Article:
Daily digest: New York’s most active architects, Perkins&Will’s new Jacksonville park, and more

Name In Steel

Daily digest: New York’s most active architects, Perkins&Will’s new Jacksonville park, and more

In downtwon Jacksonville, Perkins&Will has won an international design competition to create a new waterfront park—and that includes a 151-foot-tall, stainless-steel art piece. (Courtesy Perkins&Will)

Good afternoon and welcome to the first day of February. The new year is steaming ahead, so make sure you’re caught up on what’s happening at the top of this month:

Ranking New York City’s most active architects of 2021

The Real Deal has compiled its annual list of the top 10 busiest NYC architects, and unsurprisingly, firms acting as executive architects took home top billing in 2021. To that end, SLCE Architects took first place with 10 projects across 3.1 million square feet, most of which in residential projects. Similarly, Handel Architects was a somewhat distant second at 5 projects spanning 2.5 million square feet (most of which was also residential and spanned two towers at the Two Bridges project in Manhattan). You can read the full list on The Real Deal, and there are definitely some surprises; megafirms like SOM or Gensler are nowhere to be found.

H/t to The Real Deal

Perkins&Will will overhaul the Jacksonville waterfront

In Jacksonville, Florida, the Miami office of Perkins&Will has won an international design competition to radically overhaul the waterfront Riverside Plaza. Now named “One Park Jax,” the transformed waterfront park, once completed, will better connect the community to the water thanks to added pedestrian and bike paths, a hotel and sky garden, a beer garden, a river terrace, park pavilion, and new central lawn.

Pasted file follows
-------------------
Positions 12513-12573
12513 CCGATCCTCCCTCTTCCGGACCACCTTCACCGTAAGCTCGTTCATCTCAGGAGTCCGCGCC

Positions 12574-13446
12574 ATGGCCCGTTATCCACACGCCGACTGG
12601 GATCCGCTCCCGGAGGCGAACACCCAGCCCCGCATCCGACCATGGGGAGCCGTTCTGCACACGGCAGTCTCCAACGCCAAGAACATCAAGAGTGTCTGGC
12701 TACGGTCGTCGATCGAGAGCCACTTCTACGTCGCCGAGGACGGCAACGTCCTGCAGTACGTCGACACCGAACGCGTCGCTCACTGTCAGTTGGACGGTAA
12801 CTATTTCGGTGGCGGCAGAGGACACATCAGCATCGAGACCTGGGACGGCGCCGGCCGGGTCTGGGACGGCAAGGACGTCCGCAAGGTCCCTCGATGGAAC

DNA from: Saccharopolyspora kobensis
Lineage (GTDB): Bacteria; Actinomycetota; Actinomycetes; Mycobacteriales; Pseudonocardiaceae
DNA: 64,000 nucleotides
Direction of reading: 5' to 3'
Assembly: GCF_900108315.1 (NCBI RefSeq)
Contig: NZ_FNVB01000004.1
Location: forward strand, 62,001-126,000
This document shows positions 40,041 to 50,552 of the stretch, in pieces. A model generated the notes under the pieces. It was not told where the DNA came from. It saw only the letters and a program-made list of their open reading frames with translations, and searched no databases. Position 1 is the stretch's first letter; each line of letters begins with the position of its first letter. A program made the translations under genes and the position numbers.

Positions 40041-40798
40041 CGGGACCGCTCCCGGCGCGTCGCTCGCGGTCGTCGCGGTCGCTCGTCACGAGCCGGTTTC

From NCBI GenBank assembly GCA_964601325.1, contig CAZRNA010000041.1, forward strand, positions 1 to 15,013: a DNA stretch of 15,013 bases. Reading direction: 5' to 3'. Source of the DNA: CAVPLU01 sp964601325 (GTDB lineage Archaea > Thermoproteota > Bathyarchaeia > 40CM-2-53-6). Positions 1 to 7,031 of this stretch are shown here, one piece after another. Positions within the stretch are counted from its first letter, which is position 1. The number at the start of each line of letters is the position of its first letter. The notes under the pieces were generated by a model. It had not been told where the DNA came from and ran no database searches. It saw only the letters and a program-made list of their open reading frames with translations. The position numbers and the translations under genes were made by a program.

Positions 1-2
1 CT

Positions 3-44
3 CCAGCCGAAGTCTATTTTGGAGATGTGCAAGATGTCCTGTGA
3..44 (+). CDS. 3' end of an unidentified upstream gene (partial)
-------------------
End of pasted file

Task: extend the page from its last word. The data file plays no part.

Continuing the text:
But of course, the largest addition will be a 151-foot-tall stainless-steel sculpture from artist JEFRË that will spell out Jax in cursive.

“One Park Jax is fundamentally about creating one park for all of Jacksonville—a place that connects people to the river, to the city, and to each other,” said Christopher Counts, principal and landscape architecture practice leader at Perkins&Will, in the announcement. “The design lends a timeless elegance to this cherished riverfront site and promises to become an iconic and beloved part of the City’s identity.”

One Park Jax is set to break ground soon, and AN will follow up when work is underway.

Black neighborhoods across the U.S. will be disproportionately affected by climate change

The deleterious effects of climate change are already being felt across the globe, but the worst is yet to come—and according to a new report in the journal Nature Climate Change, Black communities across America will be hit disproportionately hard. By modeling flooding risks through 2050 and overlaying recent census data, the team discovered that the United States will be hit with $40 billion in flood damages every year, with Black communities facing up to twice the risk.

H/t to NBC News

The city of Bellevue sues homeowners after their house slid off its foundation

After a house slid off its foundation and tumbled down a hillside in Bellevue, Washington, last month, forcing about 40 others in the Somerset neighborhood to evacuate, the building still hasn’t been demolished—its owners and their lawyer have denied a request to tear down the remains. Now the city is taking legal action to declare what’s left of the building a public nuisance and prevent the owners from interfering with the demolition any further.

H/t to The Seattle Times

Mapping New York’s Black history sites (that lack protection)

To kick off the first day of Black History Month, nonprofit Village Preservation has created an interactive map showing more than 200 sites across the East Village, Greenwich Village, and NoHo with connections to civil rights struggles throughout the centuries. From the homes of Black poets to the building where the first New York chapter of the Black Panthers was founded to the site of the 1863 Draft Riots, the map has breakdowns of each (and if they’re lacking historic protections).

Norway’s floating exhibition hall will be clad in salmon skin shingles

The Salmon Eye, a floating exhibition hall in Norway’s Hardangerfjord, is under construction and once complete will be wrapped in a metal skin reminiscent of overlapping salmon scales. Shaped like an eye (or egg, or pebble), the 1,000-ton offshore convention center was designed by Kvorning Design & Communication—no estimated completion date was given at the time of writing.

H/t to Archinect